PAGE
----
Evolution and Memes: The human brain as a selective imitation device — Susan Blackmore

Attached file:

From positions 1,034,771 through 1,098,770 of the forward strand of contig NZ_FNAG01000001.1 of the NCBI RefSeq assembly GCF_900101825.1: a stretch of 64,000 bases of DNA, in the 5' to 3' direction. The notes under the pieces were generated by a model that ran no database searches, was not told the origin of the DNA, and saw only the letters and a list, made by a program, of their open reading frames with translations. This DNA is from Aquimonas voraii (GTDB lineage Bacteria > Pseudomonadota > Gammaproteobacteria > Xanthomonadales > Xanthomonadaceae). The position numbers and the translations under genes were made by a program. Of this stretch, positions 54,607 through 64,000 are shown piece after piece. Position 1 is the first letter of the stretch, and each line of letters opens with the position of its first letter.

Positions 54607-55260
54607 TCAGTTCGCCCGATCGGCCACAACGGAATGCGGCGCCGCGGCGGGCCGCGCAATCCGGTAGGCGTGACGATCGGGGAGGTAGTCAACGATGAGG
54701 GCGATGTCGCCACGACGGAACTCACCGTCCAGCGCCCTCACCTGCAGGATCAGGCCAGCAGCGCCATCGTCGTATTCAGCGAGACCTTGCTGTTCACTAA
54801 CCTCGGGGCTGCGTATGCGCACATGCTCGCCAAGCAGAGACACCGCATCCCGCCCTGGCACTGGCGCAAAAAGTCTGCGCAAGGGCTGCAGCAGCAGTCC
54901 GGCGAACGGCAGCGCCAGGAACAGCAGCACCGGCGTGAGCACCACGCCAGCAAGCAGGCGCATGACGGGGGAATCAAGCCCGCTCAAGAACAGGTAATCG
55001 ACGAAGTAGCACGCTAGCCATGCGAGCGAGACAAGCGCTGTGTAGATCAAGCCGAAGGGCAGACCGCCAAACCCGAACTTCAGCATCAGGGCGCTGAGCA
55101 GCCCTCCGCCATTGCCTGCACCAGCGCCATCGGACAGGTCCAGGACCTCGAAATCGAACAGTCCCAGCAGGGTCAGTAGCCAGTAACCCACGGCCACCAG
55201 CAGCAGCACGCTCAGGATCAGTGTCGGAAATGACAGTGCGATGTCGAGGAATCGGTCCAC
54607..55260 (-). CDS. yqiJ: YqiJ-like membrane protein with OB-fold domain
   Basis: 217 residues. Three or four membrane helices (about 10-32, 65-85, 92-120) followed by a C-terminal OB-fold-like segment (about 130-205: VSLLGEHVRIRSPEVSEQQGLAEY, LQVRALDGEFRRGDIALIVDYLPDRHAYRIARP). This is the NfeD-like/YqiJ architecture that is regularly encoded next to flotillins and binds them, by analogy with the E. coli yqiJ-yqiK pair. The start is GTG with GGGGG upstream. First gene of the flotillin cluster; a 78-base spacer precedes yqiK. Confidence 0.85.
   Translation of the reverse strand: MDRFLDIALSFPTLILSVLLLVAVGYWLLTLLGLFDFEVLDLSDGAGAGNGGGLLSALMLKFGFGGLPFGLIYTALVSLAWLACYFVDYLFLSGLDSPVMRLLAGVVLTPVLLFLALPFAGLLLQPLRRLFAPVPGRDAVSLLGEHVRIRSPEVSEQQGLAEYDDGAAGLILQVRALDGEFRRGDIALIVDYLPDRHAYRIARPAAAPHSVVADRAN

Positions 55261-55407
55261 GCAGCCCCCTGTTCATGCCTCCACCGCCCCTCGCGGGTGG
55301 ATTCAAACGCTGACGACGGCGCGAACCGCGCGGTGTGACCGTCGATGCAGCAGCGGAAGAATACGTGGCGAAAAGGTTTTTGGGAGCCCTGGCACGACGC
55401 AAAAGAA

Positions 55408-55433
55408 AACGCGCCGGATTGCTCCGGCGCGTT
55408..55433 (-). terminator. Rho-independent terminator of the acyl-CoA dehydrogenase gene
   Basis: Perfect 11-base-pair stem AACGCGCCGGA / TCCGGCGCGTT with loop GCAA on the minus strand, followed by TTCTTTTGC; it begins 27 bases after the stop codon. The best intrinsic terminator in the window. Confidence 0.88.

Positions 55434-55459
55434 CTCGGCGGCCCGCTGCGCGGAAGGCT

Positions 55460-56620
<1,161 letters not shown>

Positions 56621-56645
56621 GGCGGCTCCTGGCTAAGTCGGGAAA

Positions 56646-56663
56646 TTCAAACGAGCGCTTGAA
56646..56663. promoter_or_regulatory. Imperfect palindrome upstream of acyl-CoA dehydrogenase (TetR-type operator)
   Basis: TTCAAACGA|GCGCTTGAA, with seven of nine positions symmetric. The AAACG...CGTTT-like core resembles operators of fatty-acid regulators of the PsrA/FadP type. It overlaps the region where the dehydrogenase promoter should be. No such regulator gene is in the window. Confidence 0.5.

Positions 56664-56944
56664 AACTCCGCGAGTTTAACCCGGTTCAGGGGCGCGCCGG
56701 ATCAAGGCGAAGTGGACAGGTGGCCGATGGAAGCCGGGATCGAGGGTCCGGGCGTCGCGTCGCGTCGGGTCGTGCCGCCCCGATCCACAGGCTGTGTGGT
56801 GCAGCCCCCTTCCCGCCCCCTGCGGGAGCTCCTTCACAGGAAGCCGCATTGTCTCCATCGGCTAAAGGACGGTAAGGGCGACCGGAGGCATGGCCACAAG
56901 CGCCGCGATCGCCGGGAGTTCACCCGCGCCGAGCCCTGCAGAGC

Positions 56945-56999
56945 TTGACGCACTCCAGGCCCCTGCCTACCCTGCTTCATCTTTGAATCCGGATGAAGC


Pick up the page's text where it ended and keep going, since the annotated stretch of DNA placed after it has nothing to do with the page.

The same argument explains why our brains seem especially adapted to soaking up some kinds of memes rather than others. For example, most people find mathematics and reading difficult, but adopting religious rituals, retelling stories and singing songs easy. This argument parallels an important argument in evolutionary psychology. It has become increasingly clear that the human brain is not a general purpose learning device but is adapted to learn some things more readily than others, based on genetic advantage in past environments (Pinker 1997, Tooby & Cosmides 1992). The equivalent for memes is that the brain is not a general purpose imitation machine, but one honed by memetic and genetic evolution to be good at copying some kinds of memes and bad at others. Songs, stories and rituals have long taken part in gene-meme coevolution while maths and reading are relative newcomers, using machinery that was not designed for them.